Learning from retirees
Last Wednesday was our annual awards day at UP Diliman for retiring staff and faculty — more than a hundred of them.It was a time for me to remember a similar awards day some 20 years ago, limited to the faculty and staff of the College of Social Sciences and Philosophy. Dr. Cynthia Bautista was the dean at that time and I had just become department chair, attending this kind of awarding for the first time. As we prepared to start, she whispered to me, “These awards are so important for the awardees and their families.”Indeed it was. Many dressed up to attend, accompanied by their significant others. Some would go to receive their awards limping, clearly having suffered a stroke. Others showed up in a wheelchair. The most touching moments were the times when relatives received the award on behalf of someone who had died.
I carried those memories through my years as an administrator and as UP Diliman chancellor. I’ve seen the “parangal,” or tribute ceremony, evolve as we put in more heart to it. Especially for large institutions, we cannot just hand out retirement pay with a note that says “Thank you, goodbye.” Here are some tips from our experiences:
At the ceremonies, for each of the awardees, we flash two PowerPoint slides — the first showing the awardee’s current photo with one from their youth, and the other slide another collage of the awardee in good times with his or her family, close friends, even pets.
There’s always music, lots of it, including intermission numbers from the best singers and performers. There’s something about Filipino songs that better convey the message of a tribute, of saying: You are all important to us, and we love you for all you’ve done.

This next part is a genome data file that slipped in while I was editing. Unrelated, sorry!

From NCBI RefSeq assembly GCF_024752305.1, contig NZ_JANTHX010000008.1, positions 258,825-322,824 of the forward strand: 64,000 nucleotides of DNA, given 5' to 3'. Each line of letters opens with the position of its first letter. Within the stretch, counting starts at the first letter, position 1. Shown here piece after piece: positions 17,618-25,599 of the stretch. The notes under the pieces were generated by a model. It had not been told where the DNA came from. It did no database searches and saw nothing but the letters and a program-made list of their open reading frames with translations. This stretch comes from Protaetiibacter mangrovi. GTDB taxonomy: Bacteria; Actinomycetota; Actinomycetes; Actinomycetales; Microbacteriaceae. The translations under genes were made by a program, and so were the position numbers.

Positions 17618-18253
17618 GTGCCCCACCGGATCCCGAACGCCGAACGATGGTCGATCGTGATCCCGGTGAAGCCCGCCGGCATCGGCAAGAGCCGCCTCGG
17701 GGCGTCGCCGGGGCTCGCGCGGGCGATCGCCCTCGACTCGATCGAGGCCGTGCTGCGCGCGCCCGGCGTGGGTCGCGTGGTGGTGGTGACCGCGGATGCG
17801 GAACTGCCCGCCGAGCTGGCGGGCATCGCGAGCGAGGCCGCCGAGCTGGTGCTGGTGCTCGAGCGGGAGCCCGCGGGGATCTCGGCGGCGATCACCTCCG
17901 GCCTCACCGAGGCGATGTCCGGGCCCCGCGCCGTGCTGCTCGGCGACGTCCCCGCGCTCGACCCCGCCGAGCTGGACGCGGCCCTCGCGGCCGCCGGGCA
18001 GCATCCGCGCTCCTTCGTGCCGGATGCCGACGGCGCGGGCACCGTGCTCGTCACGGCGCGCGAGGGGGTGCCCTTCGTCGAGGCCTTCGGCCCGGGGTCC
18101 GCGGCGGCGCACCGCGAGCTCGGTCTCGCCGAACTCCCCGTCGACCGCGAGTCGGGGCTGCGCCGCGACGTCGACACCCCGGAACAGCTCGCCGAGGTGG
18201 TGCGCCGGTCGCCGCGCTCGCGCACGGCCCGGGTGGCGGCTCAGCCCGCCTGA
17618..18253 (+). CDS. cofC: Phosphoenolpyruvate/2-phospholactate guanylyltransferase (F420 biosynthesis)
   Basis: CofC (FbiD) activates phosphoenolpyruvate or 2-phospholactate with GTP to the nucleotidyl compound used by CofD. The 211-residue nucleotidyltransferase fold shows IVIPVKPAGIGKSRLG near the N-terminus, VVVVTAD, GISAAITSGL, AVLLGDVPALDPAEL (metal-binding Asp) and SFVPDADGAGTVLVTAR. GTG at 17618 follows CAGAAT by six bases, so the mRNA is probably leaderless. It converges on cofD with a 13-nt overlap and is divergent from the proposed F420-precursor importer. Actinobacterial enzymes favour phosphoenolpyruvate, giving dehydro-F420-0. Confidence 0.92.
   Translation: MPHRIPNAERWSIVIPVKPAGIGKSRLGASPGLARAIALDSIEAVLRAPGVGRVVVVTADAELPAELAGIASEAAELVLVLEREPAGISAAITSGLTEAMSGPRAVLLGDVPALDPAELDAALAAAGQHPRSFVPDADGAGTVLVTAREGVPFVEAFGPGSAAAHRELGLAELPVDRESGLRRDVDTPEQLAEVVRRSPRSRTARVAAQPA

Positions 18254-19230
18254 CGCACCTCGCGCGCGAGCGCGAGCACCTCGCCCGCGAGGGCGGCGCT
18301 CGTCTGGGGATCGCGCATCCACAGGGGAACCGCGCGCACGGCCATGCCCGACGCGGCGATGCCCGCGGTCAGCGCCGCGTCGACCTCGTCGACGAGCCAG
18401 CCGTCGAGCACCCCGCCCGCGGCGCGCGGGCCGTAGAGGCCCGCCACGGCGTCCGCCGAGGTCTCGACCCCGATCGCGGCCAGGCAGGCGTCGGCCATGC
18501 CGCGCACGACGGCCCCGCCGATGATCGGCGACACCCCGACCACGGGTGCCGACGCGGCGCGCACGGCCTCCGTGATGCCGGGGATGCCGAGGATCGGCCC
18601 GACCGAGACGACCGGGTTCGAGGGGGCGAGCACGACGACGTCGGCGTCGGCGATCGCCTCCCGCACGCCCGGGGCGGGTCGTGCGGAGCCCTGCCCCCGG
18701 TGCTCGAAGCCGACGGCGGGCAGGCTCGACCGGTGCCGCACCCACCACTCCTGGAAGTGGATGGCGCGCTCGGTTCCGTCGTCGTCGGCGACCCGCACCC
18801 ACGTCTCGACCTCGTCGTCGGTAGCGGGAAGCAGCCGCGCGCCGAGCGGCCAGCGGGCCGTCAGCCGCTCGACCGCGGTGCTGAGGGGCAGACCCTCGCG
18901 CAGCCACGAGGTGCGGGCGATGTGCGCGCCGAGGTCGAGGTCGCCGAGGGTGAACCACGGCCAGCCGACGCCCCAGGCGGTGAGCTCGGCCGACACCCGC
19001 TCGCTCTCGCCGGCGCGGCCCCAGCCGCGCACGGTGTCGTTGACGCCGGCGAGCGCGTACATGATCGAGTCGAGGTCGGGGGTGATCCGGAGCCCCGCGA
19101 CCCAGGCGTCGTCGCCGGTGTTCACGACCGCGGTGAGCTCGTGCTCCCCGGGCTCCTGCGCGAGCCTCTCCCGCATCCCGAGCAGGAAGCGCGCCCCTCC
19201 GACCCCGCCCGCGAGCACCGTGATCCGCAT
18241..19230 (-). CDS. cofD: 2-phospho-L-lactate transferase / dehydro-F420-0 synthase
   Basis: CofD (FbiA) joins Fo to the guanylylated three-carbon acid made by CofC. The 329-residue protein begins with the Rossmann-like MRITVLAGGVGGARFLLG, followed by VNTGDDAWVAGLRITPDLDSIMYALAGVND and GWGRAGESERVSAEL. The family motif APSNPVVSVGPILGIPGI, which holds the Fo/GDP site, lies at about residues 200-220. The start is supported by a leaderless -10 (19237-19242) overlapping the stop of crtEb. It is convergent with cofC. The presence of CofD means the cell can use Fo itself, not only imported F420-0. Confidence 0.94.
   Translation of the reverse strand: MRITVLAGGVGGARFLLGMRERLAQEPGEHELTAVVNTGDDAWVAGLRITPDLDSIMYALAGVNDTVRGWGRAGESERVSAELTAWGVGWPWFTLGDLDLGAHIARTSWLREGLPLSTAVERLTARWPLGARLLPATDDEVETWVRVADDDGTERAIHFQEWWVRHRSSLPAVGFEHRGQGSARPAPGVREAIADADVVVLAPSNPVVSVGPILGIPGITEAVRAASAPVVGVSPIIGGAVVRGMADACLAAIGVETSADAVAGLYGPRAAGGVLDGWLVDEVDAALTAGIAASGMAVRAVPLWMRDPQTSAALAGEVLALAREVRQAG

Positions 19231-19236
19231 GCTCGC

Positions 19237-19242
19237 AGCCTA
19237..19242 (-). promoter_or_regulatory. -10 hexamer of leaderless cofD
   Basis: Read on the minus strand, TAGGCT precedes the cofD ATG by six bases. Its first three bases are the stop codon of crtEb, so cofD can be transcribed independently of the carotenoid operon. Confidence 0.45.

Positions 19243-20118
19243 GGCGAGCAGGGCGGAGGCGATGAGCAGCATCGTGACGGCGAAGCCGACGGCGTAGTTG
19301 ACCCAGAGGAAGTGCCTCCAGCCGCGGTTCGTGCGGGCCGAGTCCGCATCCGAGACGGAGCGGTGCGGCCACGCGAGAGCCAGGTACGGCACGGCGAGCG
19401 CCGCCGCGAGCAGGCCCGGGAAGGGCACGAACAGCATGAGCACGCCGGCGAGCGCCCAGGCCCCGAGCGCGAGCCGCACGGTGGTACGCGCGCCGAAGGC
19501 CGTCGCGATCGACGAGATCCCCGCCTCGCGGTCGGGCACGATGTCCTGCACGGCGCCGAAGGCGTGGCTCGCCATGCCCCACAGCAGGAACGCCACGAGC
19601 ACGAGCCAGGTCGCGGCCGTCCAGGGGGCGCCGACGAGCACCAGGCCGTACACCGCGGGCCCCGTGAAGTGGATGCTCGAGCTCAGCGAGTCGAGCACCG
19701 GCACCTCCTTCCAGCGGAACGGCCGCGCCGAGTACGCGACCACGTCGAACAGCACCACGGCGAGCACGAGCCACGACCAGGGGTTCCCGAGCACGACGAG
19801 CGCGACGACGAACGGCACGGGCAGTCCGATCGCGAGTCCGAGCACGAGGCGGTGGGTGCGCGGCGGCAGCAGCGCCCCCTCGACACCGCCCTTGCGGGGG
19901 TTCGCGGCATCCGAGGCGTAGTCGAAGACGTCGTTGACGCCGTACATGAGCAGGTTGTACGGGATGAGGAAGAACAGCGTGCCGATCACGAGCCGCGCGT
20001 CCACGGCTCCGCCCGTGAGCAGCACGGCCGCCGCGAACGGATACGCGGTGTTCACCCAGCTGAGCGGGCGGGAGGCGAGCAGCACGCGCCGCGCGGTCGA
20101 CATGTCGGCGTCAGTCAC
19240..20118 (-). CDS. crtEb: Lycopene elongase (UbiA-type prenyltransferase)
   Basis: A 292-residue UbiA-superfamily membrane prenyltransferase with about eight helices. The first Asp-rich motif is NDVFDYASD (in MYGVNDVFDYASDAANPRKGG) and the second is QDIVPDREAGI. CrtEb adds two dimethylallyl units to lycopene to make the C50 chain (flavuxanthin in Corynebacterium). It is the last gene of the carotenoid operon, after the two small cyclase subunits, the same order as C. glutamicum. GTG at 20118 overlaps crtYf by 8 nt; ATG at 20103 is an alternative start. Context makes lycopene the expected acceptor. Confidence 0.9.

For several years now, we’ve had as emcee Dr. Marot Flores, a faculty member whose valiant triumph over cancer glows with her, always an inspiration to the audience.
I had additional thoughts this year as the awardees or their representatives went up the stage. The numbers of Gawad Paglilingkod recipients — those who have served more than 40 years, in many cases with UP as their lifelong employer—is on the rise, showing that work at UP does have its perks.We did have the ones forced into retirement because of illness. I had to go down the stage for two former employees who were now in wheelchairs.
Then there are the posthumous awards, and I would let their relatives take their time on the stage, sometimes holding their hands a bit longer to console them.
This year, there was one award for a staff member who had worked with us as a researcher for only a few years, and I just had to mention him in my closing remarks. I reminded the audience that working at UP was special, because we were serving the “iskolar ng bayan,” people’s scholars, and this made our workers special, too. Whether it’s 47 years or two years, those who serve in UP deserve our utmost thanks.
The ceremonies can become quite emotional, so I thought I’d close with a bit of humor during last week’s parangal. I arranged for Fyt, a Belgian Malinois, to join me on the stage. I introduced Fyt, explaining that he used to work as a bomb sniffer in the army but had to retire at the age of eight, equivalent to the human age of 56, the mandatory age of retirement for our soldiers and police.
Life after retirement is not easy for our service dogs. Their handlers can’t afford to adopt them because they are pedigreed and are expensive to maintain. It takes time to find people to adopt these dogs, especially those with post-traumatic stress disorders from serving in war-torn areas like Marawi.
Long story short, I arranged to take in Fyt — that was the name he had in the Army, which resonated with our varsity call “Fight, UP!” — to become an emotional support dog for UP Diliman. He reports for work daily, ready to be cuddled by faculty, students, and staff who need to de-stress. He still sniffs the bags of students. We learn from our retirees, including Fyt. Our human brain can work against us as we overthink life and complain about illnesses and boredom. But our brains, our geriatric brains, can also work for us. I’ve learned from our retirees, especially the ones who have served so long, Fyt included, that instead of looking for things we enjoy doing, we should learn to find joy in whatever we do, thus making life worth every moment.
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